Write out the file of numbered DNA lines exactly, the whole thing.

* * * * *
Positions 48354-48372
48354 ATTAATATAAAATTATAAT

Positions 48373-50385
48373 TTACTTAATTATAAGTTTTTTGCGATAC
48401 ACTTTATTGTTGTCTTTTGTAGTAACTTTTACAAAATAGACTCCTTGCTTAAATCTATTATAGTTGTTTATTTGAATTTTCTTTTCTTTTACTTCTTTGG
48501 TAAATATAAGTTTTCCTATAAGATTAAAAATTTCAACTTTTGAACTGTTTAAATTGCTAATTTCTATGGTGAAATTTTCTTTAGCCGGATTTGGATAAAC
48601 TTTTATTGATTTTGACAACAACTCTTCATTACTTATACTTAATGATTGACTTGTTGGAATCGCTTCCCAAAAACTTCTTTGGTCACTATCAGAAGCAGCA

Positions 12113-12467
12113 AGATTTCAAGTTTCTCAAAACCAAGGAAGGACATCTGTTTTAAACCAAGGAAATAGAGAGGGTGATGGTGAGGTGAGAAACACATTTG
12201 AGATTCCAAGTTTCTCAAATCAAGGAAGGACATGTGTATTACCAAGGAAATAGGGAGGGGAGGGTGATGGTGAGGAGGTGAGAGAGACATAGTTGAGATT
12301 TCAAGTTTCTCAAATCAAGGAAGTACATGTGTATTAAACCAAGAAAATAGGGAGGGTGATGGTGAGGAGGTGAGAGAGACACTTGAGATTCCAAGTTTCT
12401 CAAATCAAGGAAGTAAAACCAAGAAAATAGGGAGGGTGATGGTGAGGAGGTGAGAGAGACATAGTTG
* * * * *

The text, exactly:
Positions 48354-48372
48354 ATTAATATAAAATTATAAT

Positions 48373-50385
48373 TTACTTAATTATAAGTTTTTTGCGATAC
48401 ACTTTATTGTTGTCTTTTGTAGTAACTTTTACAAAATAGACTCCTTGCTTAAATCTATTATAGTTGTTTATTTGAATTTTCTTTTCTTTTACTTCTTTGG
48501 TAAATATAAGTTTTCCTATAAGATTAAAAATTTCAACTTTTGAACTGTTTAAATTGCTAATTTCTATGGTGAAATTTTCTTTAGCCGGATTTGGATAAAC
48601 TTTTATTGATTTTGACAACAACTCTTCATTACTTATACTTAATGATTGACTTGTTGGAATCGCTTCCCAAAAACTTCTTTGGTCACTATCAGAAGCAGCA

Positions 12113-12467
12113 AGATTTCAAGTTTCTCAAAACCAAGGAAGGACATCTGTTTTAAACCAAGGAAATAGAGAGGGTGATGGTGAGGTGAGAAACACATTTG
12201 AGATTCCAAGTTTCTCAAATCAAGGAAGGACATGTGTATTACCAAGGAAATAGGGAGGGGAGGGTGATGGTGAGGAGGTGAGAGAGACATAGTTGAGATT
12301 TCAAGTTTCTCAAATCAAGGAAGTACATGTGTATTAAACCAAGAAAATAGGGAGGGTGATGGTGAGGAGGTGAGAGAGACACTTGAGATTCCAAGTTTCT
12401 CAAATCAAGGAAGTAAAACCAAGAAAATAGGGAGGGTGATGGTGAGGAGGTGAGAGAGACATAGTTG